The impact of the COVID-19 pandemic on refugees and asylum seekers in Greece: A retrospective analysis of national surveillance data from 2020
authors: Elias Kondilis, Dimitris Papamichail, Sophie McCann, Elspeth Carruthers, Apostolos Veizis, Miriam Orcutt, Sally Hargreaves
Migrants globally, including refugees and asylum seekers, have experienced adverse clinical and socioeconomic impacts of the COVID-19 pandemic. For approximately 56,000 refugees and asylum seekers in Reception and Identification Centers (RICs) and Reception Sites (RS) in Greece, living in severely substandard living conditions, prevention measures have been impossible with limited provision in terms of routine testing, surveillance, and access to healthcare. These migrant populations have experienced prolonged lockdowns and restricted movement since the pandemic began. We aimed to assess the impact of COVID-19 on refugees and asylum seekers in reception facilities in Greece and explore implications for policy and practice.
A retrospective analysis of policy documents and national surveillance data was conducted to identify COVID-19 outbreaks and estimate incidence among asylum seekers and refugees residing in these camps during the first 9 months of the epidemic in Greece (26th February – 15th November 2020). Incidence proportion (IP) of COVID-19 confirmed cases was calculated for three population groups (refugees and asylum seekers in RICs, refugees and asylum seekers in RSs, and the general population in Greece) during three time periods (first wave, second wave, and overall across the 9-month period).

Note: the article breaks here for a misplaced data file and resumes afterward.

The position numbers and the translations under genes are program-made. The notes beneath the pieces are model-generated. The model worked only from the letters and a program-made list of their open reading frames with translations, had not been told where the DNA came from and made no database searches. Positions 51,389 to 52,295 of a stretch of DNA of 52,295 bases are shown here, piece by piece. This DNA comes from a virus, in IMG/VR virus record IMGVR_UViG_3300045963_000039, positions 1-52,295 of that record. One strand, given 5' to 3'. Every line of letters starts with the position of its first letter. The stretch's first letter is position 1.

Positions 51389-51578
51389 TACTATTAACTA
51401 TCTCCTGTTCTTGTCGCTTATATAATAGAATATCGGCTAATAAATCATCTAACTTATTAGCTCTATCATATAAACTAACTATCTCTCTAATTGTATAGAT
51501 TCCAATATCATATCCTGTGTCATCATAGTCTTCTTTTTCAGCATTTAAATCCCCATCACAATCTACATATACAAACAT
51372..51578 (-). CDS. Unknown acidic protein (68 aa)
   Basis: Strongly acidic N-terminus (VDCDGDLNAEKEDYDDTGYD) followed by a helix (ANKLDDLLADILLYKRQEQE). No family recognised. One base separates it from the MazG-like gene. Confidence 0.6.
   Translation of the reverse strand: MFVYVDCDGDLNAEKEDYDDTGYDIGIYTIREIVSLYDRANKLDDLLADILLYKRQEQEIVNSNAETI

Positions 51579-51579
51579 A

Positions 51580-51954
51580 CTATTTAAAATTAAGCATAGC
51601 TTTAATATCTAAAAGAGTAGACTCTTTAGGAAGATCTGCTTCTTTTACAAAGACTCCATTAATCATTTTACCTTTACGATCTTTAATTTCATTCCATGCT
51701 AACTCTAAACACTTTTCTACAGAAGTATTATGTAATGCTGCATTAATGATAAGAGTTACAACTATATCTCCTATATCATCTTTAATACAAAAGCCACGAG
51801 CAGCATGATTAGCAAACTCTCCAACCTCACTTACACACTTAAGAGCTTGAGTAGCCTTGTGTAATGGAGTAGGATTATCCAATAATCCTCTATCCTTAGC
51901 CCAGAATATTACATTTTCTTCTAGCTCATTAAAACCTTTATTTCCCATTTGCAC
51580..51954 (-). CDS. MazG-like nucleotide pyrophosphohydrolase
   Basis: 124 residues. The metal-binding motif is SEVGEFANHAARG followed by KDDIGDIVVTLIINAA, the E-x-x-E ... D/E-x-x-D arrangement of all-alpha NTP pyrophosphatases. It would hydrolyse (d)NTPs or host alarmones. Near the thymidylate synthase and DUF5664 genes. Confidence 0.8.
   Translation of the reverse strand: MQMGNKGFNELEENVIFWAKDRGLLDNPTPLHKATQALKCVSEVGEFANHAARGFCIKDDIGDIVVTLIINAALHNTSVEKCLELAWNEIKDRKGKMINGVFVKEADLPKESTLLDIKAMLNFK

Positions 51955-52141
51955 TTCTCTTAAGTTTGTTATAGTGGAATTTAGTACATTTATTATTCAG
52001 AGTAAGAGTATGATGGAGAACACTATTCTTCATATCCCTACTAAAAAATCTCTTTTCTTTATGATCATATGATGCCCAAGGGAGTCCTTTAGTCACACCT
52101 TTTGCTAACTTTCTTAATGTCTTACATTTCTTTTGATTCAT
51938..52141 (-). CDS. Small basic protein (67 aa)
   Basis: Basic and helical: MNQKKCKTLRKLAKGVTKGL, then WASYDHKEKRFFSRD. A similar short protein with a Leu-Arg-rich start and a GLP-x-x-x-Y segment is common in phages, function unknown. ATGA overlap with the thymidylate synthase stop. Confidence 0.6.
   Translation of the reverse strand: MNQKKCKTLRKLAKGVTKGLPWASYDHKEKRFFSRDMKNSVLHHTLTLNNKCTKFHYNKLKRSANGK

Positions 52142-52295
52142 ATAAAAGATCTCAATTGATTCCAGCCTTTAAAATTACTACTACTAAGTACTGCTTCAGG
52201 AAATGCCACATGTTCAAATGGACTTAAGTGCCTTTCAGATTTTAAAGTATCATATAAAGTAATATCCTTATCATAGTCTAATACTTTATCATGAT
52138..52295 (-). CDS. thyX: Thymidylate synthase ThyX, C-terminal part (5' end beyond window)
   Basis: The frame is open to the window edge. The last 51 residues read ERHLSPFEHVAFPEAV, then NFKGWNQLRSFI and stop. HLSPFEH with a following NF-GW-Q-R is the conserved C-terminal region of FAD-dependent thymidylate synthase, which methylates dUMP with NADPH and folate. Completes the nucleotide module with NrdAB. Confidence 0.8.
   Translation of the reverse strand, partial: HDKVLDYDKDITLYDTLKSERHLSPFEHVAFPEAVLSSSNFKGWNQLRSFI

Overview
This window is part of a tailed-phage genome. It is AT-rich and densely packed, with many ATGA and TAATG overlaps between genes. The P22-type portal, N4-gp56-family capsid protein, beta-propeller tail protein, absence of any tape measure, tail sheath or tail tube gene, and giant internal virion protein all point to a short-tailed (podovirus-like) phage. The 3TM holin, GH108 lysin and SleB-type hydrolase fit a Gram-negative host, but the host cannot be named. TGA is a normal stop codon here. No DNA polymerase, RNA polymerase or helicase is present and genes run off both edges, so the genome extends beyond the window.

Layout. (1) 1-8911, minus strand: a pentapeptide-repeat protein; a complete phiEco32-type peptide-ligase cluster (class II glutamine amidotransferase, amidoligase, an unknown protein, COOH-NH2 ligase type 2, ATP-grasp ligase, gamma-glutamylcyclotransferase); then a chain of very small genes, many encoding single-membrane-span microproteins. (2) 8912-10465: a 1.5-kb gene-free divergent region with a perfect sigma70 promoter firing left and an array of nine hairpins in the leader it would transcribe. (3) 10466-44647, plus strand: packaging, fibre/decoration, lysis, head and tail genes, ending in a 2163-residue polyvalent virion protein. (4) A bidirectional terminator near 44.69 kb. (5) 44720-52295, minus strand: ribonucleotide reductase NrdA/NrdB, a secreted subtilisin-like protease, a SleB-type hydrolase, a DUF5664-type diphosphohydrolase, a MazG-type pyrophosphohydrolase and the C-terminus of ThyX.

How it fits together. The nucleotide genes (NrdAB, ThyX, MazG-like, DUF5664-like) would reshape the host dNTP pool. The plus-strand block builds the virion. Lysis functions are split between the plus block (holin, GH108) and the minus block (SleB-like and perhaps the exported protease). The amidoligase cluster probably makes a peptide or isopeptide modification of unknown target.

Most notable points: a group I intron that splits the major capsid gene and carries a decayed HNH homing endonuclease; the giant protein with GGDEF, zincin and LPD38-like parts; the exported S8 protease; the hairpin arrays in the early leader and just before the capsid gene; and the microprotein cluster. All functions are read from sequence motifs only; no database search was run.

Twenty-five COVID-19 outbreaks were identified in refugee and asylum seeker reception facilities, with 6 (85.7%) of 7 RICs and 18 (56.3%) of 32 RSs reporting at least one outbreak during the study period. The overall 9-month COVID-19 IP among refugee and asylum seeker populations residing in RSs on the Greek mainland was 1758 cases per 100,000 population; in RICs the incidence was 2052 cases per 100,000 population. Compared to the general population the risk of COVID-19 infection among refugees and asylum seekers in reception facilities was 2.5 to 3 times higher (p-value<0.001). The risk of acquiring COVID-19 infection was higher among refugee and asylum seeker populations in RSs on the Greek mainland (IP ratio: 2.45; 95% CI: 2.25–2.68) but higher still among refugee and asylum seeker populations in RICs in the Greek islands and the land border with Turkey (IP ratio: 2.86; 95% CI: 2.64–3.10), where living conditions are particularly poor.
We identified high levels of COVID-19 transmission among refugees and asylum seekers in reception facilities in Greece. The risk of COVID-19 infection among these enclosed population groups has been significantly higher than the general population of Greece, and risk increases as living conditions deteriorate. These data have immediate implications for policy and practice. Strategies are now needed to ensure refugee and asylum seeker populations are included in national response plans to reduce transmission in at-risk groups for COVID-19, alongside inclusion in plans for COVID-19 vaccine roll out.
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